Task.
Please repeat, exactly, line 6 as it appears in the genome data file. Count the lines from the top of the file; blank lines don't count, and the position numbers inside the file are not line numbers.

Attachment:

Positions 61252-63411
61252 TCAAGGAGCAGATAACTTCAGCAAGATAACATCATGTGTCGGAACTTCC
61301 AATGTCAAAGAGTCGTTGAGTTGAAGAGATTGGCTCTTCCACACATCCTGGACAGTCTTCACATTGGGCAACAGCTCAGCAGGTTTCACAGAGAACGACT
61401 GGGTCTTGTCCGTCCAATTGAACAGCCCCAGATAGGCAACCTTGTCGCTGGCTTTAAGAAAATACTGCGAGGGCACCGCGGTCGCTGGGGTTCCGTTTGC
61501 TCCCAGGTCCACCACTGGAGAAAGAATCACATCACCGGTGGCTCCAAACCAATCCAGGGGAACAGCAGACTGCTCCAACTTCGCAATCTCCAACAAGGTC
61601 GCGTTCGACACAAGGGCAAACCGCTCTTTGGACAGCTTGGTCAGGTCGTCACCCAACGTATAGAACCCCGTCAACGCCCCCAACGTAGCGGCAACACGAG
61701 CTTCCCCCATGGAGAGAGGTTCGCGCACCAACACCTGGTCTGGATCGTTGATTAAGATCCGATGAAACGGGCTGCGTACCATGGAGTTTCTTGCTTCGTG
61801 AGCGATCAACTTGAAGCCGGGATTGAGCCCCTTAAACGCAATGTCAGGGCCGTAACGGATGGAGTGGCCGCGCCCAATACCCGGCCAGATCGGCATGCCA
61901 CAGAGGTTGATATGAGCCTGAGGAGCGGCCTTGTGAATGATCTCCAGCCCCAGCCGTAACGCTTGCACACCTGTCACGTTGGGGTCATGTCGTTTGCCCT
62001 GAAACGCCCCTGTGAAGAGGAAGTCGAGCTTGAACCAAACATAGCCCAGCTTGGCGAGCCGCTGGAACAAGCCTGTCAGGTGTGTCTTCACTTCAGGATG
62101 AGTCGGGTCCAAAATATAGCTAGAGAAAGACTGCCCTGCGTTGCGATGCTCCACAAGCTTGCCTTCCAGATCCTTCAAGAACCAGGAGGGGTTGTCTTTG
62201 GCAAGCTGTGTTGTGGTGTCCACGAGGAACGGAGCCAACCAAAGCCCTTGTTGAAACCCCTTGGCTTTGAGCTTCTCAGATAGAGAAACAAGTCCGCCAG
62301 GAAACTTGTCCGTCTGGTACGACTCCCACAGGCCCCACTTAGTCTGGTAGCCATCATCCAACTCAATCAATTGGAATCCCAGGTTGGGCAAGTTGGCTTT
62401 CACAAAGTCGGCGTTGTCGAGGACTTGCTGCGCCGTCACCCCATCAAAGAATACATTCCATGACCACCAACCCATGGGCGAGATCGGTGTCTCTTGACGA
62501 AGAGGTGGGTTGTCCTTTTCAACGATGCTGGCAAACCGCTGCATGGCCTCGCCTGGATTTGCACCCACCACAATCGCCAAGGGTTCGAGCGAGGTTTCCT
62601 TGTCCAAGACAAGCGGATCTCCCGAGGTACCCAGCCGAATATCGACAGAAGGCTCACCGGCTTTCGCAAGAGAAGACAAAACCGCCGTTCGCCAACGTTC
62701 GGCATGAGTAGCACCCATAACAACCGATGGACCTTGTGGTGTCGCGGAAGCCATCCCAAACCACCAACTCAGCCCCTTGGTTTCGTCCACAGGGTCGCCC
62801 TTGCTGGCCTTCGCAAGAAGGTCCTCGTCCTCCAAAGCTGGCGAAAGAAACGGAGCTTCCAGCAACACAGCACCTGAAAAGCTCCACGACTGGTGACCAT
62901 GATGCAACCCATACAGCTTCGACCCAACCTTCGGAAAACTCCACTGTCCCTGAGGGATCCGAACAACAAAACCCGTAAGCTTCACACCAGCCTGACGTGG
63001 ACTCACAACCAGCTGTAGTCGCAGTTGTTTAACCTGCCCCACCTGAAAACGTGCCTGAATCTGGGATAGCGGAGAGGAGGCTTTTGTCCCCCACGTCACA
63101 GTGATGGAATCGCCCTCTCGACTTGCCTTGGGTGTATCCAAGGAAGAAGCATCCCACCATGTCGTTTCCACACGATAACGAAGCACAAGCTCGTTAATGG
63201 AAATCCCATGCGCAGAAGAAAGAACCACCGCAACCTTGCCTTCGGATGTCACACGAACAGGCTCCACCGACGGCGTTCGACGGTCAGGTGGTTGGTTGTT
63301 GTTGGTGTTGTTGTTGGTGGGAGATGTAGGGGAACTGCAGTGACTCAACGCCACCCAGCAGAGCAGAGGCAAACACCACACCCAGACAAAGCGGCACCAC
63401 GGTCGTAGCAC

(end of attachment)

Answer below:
61601 GCGTTCGACACAAGGGCAAACCGCTCTTTGGACAGCTTGGTCAGGTCGTCACCCAACGTATAGAACCCCGTCAACGCCCCCAACGTAGCGGCAACACGAG